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Discussion Starter · #1 ·
Hi,
done a bit of searching on here, but wanted to just confirm a few things. Please be liberal with corrections......

plug lead setup for boyer micro Mk3
- solid leads, NON resistor caps, resistor plugs (NGK br8 es) (my choice)
OR
- solid leads, resistor caps, NON resistor plugs (NGK b8 es)

Also how important is plug gap on these things? if so, is there a preferrred, non standard, setting for this ignition?

cheers
derek
 

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If you have resisted plug caps you can fit a multitude of non-resisted equivalent plugs.
A quick search result: B = 14mm thread. R = resisted type. 8 = heat rating. E = 3/4 thread depth. S = standard 2.5mm centre electrode.
The plug gap should be in workshop manual for your engine...usually .025" standard. Ditto the ignition timing.
The plug gap IS important.
I dont understand what you mean by non-standard setting.
If you mean the ignition timing, there`s only 3 settings, good, bad and indifferent.
 

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Incidentally, regarding the flame temperature number...champion numbers go up, but NGK go down, apparently.
e.g. cold..
N3--->B-8ES
N4--->B-7ES
N5--->B-6ES
hotter..
 

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This is my understanding please do not do this without more expert advise then mine. The reason the plug gaps were set at .028 was because the mag/ coil output would not support more. A gap of .035 will help give more complete combustion hence better idle and gas mileage. If you are using a high output coil ( 40,000 - 50,000) the wider gap should work better. I would like to here from people more enlightened them my self on this matter.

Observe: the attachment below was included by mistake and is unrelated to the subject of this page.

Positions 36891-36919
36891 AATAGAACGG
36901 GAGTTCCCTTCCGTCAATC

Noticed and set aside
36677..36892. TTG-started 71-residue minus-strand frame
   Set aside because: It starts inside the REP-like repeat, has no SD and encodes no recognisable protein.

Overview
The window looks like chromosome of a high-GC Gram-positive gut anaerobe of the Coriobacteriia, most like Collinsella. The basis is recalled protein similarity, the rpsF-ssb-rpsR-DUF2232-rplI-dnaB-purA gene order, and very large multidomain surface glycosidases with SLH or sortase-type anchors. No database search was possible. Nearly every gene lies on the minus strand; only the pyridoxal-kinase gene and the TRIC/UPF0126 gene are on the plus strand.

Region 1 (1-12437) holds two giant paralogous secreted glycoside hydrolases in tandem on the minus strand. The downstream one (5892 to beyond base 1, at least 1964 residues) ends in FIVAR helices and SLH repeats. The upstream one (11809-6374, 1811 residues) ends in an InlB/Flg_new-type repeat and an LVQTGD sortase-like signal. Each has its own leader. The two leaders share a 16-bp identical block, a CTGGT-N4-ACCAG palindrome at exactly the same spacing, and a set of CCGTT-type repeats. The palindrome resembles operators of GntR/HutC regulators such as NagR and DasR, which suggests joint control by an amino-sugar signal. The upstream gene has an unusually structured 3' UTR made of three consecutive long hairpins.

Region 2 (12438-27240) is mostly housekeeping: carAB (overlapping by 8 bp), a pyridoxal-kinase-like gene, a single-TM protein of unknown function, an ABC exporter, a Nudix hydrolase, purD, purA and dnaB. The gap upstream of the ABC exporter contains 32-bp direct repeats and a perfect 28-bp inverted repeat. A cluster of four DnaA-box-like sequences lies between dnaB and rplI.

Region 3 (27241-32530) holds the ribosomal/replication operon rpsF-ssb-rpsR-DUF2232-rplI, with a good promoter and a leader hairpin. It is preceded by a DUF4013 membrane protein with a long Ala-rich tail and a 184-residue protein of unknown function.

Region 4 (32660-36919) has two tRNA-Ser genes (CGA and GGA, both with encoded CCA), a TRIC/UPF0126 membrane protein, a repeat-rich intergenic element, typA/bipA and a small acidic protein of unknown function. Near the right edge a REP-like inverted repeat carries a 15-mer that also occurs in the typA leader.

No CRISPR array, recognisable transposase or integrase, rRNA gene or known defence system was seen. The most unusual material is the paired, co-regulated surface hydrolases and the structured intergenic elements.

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I too would like some clarity from the experts on whether you should use any sort of resistor (plugs, wires or caps) with the Boyer Mk3. I'm still a little confused on this.
 

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Discussion Starter · #6 ·
The reason the plug gaps were set at .028 was because the mag/ coil output would not support more. A gap of .035 will help give more complete combustion hence better idle and gas mileage. If you are using a high output coil ( 40,000 - 50,000) the wider gap should work better. I would like to here from people more enlightened them my self on this matter.
That is what I was wondering... whether the standard gap still applied to the boyer system.

Thanks Caulky. I m hip to the temp settings on plugs, etc. Just wanted to confirm the use of ONE resisted component on the micro MK3 boyer system. (ie the "r" in the plug code).

derek
 

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For the Boyer MKIII you use the standard old fashioned copper style wiring with non-resistor caps. Only with the Boyer Micro Digital Ignition do you have to go over to the resistor type wiring and cap. You should not fudge with the gap especially with the digital as you can damage the unit.